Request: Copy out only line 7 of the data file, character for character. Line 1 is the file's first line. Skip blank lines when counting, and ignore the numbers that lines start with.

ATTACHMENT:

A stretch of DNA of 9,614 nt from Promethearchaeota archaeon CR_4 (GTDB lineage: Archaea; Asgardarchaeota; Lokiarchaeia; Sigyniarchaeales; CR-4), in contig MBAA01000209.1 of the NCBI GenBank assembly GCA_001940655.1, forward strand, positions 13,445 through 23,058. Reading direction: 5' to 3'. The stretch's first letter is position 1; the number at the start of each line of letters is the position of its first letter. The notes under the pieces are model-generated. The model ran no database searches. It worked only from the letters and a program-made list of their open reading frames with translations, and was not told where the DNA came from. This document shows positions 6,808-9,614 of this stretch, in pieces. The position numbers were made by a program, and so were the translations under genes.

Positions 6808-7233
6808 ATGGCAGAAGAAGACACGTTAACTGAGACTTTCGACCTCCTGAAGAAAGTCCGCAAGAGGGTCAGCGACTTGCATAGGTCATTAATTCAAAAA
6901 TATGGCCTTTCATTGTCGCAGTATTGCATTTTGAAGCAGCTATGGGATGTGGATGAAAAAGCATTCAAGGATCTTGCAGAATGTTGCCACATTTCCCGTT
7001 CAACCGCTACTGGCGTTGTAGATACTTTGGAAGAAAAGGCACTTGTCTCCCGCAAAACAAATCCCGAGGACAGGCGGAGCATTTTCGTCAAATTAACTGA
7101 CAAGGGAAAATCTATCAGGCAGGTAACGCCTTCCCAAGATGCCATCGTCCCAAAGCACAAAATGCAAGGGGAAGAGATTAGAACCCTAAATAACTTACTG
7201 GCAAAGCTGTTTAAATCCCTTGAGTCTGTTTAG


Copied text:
7201 GCAAAGCTGTTTAAATCCCTTGAGTCTGTTTAG